The Pillow of Archbishop Antonio degli Agli
Monsignor Antonio di Bellincione from the ancient and powerful degli Agli family, “extremely learned in Greek and in Latin and a man of great honesty”, according to the characterization by his biographer Vespasiano da Bisticci, from 1439 he was the parish priest of the church of Santa Maria which he endowed with numerous architectural interventions and where he died in 1477.
During the bombing the church underwent in the course of the last war, the sepulcher of Bishop degli Agli did not suffer serious damage, but the cover moved, so that, at the war’s end, an inspection of the remains took place. On that occasion, the pillow on which the bishop’s head rested and the veil that covered his face were recovered. The veil, made from embroidered netting, had Christ’s monogram in the center, surrounded by rays with geometric motifs, stars and flowers along the edge. But, in the darkness of the tomb, the greatest astonishment was caused by the incredible pillow, that must have glittered almost like a kaleidoscope with dazzling colors and an array of geometric designs of stars, triangles, diamonds, squares in shades of pink, white, green, azure, purple, blue. On the front of the pillow, there are eight-pointed stars inside circles, while a geometric design made up of small wool squares adorns the back.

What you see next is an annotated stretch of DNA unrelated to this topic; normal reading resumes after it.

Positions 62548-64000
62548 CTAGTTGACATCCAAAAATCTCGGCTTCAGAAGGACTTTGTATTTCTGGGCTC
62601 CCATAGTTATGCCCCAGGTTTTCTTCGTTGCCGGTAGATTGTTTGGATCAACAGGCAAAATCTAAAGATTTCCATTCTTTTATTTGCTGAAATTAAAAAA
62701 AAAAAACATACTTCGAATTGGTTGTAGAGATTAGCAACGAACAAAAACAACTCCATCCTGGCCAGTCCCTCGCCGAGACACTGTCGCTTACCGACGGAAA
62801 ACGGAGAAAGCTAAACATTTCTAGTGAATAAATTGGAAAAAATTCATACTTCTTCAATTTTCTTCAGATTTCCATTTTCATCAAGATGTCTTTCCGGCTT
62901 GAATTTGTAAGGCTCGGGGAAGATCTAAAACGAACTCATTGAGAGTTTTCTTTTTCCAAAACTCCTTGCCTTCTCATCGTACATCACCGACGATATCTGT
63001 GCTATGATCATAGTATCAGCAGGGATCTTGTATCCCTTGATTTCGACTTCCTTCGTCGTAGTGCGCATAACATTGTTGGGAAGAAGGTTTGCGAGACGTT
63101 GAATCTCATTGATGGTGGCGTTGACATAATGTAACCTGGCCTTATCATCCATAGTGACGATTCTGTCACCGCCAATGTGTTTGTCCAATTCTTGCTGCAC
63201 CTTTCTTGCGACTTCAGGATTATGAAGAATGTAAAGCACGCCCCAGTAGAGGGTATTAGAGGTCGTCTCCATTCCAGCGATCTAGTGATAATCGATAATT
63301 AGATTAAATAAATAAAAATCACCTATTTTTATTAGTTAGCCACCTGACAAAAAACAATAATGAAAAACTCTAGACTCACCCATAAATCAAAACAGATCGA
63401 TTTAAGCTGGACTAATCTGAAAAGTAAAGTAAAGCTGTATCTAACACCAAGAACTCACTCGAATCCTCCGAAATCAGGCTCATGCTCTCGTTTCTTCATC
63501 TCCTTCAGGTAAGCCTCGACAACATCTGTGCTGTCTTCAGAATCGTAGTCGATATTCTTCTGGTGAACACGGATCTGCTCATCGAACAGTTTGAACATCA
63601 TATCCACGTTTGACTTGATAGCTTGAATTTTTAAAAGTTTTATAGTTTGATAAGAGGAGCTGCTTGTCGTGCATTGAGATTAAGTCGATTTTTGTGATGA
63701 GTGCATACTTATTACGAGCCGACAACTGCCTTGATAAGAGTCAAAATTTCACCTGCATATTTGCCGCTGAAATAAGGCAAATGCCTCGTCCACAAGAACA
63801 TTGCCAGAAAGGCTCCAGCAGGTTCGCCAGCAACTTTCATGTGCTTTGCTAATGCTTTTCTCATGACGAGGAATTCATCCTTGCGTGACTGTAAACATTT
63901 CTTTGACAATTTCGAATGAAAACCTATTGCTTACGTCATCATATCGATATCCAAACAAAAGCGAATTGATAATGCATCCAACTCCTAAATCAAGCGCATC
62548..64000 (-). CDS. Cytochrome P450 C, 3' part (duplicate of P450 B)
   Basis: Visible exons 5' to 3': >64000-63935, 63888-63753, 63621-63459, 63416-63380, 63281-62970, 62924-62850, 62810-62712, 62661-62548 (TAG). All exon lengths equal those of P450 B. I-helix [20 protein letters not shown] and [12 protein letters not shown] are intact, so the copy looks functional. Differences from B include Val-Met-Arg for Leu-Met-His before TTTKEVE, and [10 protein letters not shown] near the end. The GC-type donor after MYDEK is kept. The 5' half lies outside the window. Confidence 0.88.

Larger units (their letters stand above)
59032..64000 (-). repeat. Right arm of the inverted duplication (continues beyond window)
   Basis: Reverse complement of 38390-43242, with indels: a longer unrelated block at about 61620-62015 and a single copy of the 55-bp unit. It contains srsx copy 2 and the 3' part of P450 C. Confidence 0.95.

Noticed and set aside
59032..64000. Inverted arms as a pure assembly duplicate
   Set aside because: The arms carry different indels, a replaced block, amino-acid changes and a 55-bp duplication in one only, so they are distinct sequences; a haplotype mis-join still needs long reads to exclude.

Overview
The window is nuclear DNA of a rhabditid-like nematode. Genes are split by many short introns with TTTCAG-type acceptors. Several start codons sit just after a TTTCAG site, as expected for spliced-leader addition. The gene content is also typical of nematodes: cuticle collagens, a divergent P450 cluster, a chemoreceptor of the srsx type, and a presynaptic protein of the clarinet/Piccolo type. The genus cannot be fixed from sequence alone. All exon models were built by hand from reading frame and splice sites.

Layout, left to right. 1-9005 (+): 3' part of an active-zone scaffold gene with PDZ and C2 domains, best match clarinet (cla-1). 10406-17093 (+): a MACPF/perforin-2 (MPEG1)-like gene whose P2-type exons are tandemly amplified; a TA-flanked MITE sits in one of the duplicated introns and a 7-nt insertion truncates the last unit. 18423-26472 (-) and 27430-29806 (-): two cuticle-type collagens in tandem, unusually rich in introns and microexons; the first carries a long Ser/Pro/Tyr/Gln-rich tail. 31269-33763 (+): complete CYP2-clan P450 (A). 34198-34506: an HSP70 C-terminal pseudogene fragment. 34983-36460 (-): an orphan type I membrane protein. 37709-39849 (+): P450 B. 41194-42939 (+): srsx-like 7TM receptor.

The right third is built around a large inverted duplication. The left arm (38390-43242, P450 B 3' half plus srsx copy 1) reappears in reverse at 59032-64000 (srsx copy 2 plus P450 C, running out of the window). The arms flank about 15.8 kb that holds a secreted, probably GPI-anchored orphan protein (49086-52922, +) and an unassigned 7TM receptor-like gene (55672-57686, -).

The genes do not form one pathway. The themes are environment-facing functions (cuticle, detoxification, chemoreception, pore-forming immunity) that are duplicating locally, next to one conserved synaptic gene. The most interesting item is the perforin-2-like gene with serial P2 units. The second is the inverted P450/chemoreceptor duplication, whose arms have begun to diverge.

Beyond the originality of the extremely modern taste of these funerary furnishings, what is surprising is the patchwork technique, that uses about thirty different pieces of fabric (wools, silks, lampas, damasks, velvets) from different sources: clothes, upholstery, home-woven wools. The pillow, an “origliere” or a “carello” for its decorative motifs, especially on the back finds its most striking likeness to the Cosmati tarsias and floors, recalling the cardinals’ tombs inside the Roman churches and, above all, the pillows of funerary monuments on which the popes of “Avignon Captivity” lay, housed in the Petit Palais museum in Avignon.
It is difficult to date this object that probably goes back to the very early years of the 15th century because of the extensive geometric motifs; despite the re-use of fabrics, the elegant execution, full of discerning taste, refers to a cultured and refined milieu.
by Rosanna Caterina Proto Pisani
in Museo del Tesoro di Santa Maria dell’Impruneta, Guida alla visita del museo e alla scoperta del territorio, a cura di Caterina Caneva. Polistampa 2005